Thus, by using smart technologies, one can add the elements of a game to farming. It’s hard to believe that AR-helmets and glasses, which had previously been associated with entertainment only, can serve as purely utilitarian tools for boosting the efficiency of agriculture.
Use Cases of Smart Technologies in Farming
It may sound surprising but MR and AI are already used in agriculture. Some use cases can seem absolutely unbelievable, but they do exist.
Self-Driving AI-Based Tractors
These smart tractors combine three technologies: artificial intelligence and radio navigation plus laser gyroscope. On the first ride, it must be driven by a real farmer. After that, it remembers the route and repeats it automatically. With every new ride, the tractor gets smarter; i.e. it is trained as a real pupil. Moreover, during its work, it sends all the information to a mobile app, so a farmer can track the process remotely.
Tractors with Computer Vision
Computer vision is a complicated system consisting of a web camera, GPS module, and a computing block installed in a tractor. It helps detect various objects on the way of the machine and change the route in order to pass them by. At the same time, precise coordinates of these objects are sent to a special app.
Smart Irrigation Systems
These systems offer an innovative approach to fighting with weeds. A webcam captures a picture of plants, which is sent to a dedicated server and processed with AI-based software. The latter distinguish weeds from good plants and sends the information to the irrigator, which sprays chemicals only on weeds. On the one hand, it helps reduce chemical consumption. On the other hand, it keeps vegetables free of chemicals.
Predictions from the Space
A new smart solution is called Harvesting. This is a smart program that gets data from satellites and processes it using machine-learning algorithms. Based on the data collected, the program makes accurate predictions regarding the corn yield. It helps farmers plan their activities and budget more precisely.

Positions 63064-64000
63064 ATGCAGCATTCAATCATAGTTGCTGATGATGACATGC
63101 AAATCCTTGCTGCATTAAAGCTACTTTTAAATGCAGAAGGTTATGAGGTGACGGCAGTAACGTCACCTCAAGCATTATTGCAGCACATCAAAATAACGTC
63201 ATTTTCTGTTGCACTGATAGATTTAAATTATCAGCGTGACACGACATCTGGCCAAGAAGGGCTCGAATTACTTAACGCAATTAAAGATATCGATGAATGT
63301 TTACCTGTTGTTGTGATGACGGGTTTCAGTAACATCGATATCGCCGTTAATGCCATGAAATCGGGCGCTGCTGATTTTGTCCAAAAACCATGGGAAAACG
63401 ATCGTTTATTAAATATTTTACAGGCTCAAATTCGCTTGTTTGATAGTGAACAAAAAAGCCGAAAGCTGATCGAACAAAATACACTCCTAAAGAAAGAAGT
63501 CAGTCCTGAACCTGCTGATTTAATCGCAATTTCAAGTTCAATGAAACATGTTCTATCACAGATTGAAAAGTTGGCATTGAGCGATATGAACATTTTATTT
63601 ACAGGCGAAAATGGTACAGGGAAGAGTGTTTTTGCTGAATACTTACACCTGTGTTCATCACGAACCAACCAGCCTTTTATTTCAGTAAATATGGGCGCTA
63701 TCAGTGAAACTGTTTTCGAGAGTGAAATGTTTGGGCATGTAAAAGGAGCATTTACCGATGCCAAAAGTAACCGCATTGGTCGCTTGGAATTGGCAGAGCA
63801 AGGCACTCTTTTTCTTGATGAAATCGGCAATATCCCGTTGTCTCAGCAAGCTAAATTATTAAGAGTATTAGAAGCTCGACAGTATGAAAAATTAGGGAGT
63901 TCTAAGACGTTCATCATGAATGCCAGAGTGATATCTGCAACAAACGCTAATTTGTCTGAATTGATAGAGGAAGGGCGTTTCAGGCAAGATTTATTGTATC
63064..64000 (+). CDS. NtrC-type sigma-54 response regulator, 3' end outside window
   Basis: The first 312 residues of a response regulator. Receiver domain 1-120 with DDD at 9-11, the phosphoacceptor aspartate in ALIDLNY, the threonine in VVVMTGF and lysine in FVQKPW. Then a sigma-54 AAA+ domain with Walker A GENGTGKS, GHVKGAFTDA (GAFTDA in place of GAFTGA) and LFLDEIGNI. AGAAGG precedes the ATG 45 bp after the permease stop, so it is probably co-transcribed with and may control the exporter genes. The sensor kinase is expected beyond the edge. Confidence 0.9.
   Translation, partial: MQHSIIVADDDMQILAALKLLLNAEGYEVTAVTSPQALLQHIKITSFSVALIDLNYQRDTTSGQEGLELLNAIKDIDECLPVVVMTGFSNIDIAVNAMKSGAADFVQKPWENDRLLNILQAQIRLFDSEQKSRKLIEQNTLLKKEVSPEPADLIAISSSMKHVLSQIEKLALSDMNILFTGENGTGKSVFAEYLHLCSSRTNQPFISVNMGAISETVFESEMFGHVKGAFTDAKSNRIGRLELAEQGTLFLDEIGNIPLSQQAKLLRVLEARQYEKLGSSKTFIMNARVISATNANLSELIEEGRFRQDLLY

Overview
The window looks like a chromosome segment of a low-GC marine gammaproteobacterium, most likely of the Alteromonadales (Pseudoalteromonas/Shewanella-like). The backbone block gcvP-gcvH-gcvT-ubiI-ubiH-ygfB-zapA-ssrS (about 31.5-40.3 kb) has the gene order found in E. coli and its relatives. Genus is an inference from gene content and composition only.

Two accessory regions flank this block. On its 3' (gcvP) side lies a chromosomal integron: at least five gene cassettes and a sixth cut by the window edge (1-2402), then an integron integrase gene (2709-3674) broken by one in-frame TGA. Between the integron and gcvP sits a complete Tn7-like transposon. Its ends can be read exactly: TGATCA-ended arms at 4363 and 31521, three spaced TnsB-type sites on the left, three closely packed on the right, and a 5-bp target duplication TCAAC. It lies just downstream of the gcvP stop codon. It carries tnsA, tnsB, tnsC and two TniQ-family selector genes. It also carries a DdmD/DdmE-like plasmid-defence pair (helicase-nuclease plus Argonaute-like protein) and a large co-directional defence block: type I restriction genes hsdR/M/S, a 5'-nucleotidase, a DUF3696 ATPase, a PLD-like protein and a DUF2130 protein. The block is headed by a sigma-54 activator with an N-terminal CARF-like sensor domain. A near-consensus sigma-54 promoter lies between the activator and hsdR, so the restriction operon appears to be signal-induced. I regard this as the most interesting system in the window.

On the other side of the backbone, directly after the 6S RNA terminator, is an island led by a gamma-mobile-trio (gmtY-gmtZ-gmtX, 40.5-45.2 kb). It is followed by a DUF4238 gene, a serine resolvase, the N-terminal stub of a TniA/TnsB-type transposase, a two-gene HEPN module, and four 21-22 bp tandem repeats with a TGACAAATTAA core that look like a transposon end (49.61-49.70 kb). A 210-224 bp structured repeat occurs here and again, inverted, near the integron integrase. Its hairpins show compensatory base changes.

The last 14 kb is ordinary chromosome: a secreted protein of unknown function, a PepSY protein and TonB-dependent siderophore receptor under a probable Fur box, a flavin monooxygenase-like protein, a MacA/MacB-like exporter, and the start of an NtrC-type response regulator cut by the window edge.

Plant Diseases Diagnostic
This idea is very promising; however, as of now, it tends to be a sort of raw. The concept is as follows: you upload thousands of pictures of healthy and affected plants in the app. The AI-based app analyses them and “remembers” how various diseases look. After that, all you need is to take a picture of an affected plan and load it in the app. After that, you immediately get the right diagnosis and recommendations on treatment.
Self-learning chatbots can be used as virtual advisers and assistants for farmers. They can learn and store tons of useful information and give fast and precise answers and recommendations at any moment.
As you see, both mixed reality and artificial learning are very promising technologies for the agricultural sector. They help minimise the share of hard physical labour and boost the efficiency of working processes.
About the Author
Vitaly Kuprenko is a technical writer at Cleveroad. It is a software development company located in Eastern Europe. His mission is to provide people with interesting material about innovations in the world of IT.